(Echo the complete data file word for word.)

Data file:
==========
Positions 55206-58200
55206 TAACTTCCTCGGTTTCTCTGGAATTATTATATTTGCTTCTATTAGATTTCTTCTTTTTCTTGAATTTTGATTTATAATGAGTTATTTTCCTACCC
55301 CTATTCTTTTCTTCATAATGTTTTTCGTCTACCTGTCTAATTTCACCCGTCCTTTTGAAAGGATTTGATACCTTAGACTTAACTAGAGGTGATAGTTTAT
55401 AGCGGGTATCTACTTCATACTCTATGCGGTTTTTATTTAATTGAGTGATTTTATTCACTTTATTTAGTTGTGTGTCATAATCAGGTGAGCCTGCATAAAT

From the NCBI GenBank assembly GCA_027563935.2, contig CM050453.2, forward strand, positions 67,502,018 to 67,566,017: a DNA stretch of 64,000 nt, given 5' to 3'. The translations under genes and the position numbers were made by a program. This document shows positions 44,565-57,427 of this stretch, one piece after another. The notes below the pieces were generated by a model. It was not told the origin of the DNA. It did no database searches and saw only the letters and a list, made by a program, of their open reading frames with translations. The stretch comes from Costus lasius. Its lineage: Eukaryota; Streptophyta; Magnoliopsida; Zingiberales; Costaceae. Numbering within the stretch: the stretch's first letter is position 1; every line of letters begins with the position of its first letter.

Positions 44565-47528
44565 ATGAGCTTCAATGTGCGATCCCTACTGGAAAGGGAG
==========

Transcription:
Positions 55206-58200
55206 TAACTTCCTCGGTTTCTCTGGAATTATTATATTTGCTTCTATTAGATTTCTTCTTTTTCTTGAATTTTGATTTATAATGAGTTATTTTCCTACCC
55301 CTATTCTTTTCTTCATAATGTTTTTCGTCTACCTGTCTAATTTCACCCGTCCTTTTGAAAGGATTTGATACCTTAGACTTAACTAGAGGTGATAGTTTAT
55401 AGCGGGTATCTACTTCATACTCTATGCGGTTTTTATTTAATTGAGTGATTTTATTCACTTTATTTAGTTGTGTGTCATAATCAGGTGAGCCTGCATAAAT

From the NCBI GenBank assembly GCA_027563935.2, contig CM050453.2, forward strand, positions 67,502,018 to 67,566,017: a DNA stretch of 64,000 nt, given 5' to 3'. The translations under genes and the position numbers were made by a program. This document shows positions 44,565-57,427 of this stretch, one piece after another. The notes below the pieces were generated by a model. It was not told the origin of the DNA. It did no database searches and saw only the letters and a list, made by a program, of their open reading frames with translations. The stretch comes from Costus lasius. Its lineage: Eukaryota; Streptophyta; Magnoliopsida; Zingiberales; Costaceae. Numbering within the stretch: the stretch's first letter is position 1; every line of letters begins with the position of its first letter.

Positions 44565-47528
44565 ATGAGCTTCAATGTGCGATCCCTACTGGAAAGGGAG